Tag Archive for: prostate cancer treatment decisions

Which Factors Impact Advanced Prostate Cancer Treatment Decisions?

Which Factors Impact Advanced Prostate Cancer Treatment Decisions? from Patient Empowerment Network on Vimeo.

Once treatment goals are defined, what else goes into making an advanced prostate cancer treatment decision? Dr. Atish Choudhury reviews factors that affect options.

Dr. Atish Choudhury is the Co-Director of the Prostate Cancer Center at Dana-Farber/Brigham & Women’s Cancer Center.
Learn more about Dr. Choudhury here.

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Transcript:

Katherine:

Let’s start by understanding the goals of treatment. What are the goals of advanced stage prostate cancer? 

Dr. Choudhury: 

So, in general, the goal of treating any cancer is to a live a long, happy, healthy life with limited quality of life troubles from the cancer itself or its treatments. And so, for localized prostate cancer, that generally means treating with curative intent – that we give radiation or surgery, potentially in combination with hormonal treatments so that the cancer is taken care of and people can be cured and not need further treatments moving forward at all. 

And there are situations, even in fairly advanced cases, where that’s a reasonable and accomplishable goal. And there are other situations that we might not be able to cure the cancer completely, but the treatments can be quite effective at keeping it under control and keep people with a very good quality of life so that prostate cancer is not a day-to-day burden for them and that they can survive with cancer for years, and years, and years.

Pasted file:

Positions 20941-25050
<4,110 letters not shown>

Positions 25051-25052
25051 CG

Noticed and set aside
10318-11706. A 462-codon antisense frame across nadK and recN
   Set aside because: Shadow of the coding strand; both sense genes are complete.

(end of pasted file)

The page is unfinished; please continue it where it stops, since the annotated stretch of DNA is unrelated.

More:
Katherine:

What do you typically consider when determining the best treatment approach or option for a patient? 

Dr. Choudhury:

So, the starting point and the ending point is the patient themselves. And so, “the patient” means “What is their age? What is their fitness level? What are their activities? What’s the overall life expectancy? What are there other medical issues?” And then, we consider the cancer – “What is the stage? What is the grade? Where has it spread to, if it’s spread?” 

And then, we try to incorporate all of those pieces with data – with clinical trials that have already been reported – and we have a lot of data in prostate cancer from patients who’ve participated in clinical trials, often randomized to one approach versus another, that gives us a sense of “What are the approaches that really benefit patients in terms of increasing likelihood of cure or prolonging the survival?” 

And so, once we incorporate all of those things, we can come up with some treatment suggestions, and then patient preference on those suggestions obviously plays a very important role. But sometimes, we start down a line, and the patient is having troublesome side effects or it’s not working as well as we’d really hoped, and it’s important to be adaptive and to change things if things are not going down a route that we’d really hoped. So, that’s an ongoing conversation. It’s not that you make a treatment plan at the first visit and that’s the plan that’s stuck with throughout the whole course of things. 

It’s a conversation at every visit on how things are going in terms of how the patients are doing and how the cancer is responding. And then, again, try to manage side effects as well as we can and adjust things if we need to along the way – and maybe switch to something that’s potentially going to be better tolerated or more effective, depending on what we see. 

Katherine:

Right. It sounds like there are many factors to weigh when making this decision.  

Key Considerations When Making Prostate Cancer Treatment Decisions

Key Considerations When Making Prostate Cancer Treatment Decisions from Patient Empowerment Network on Vimeo.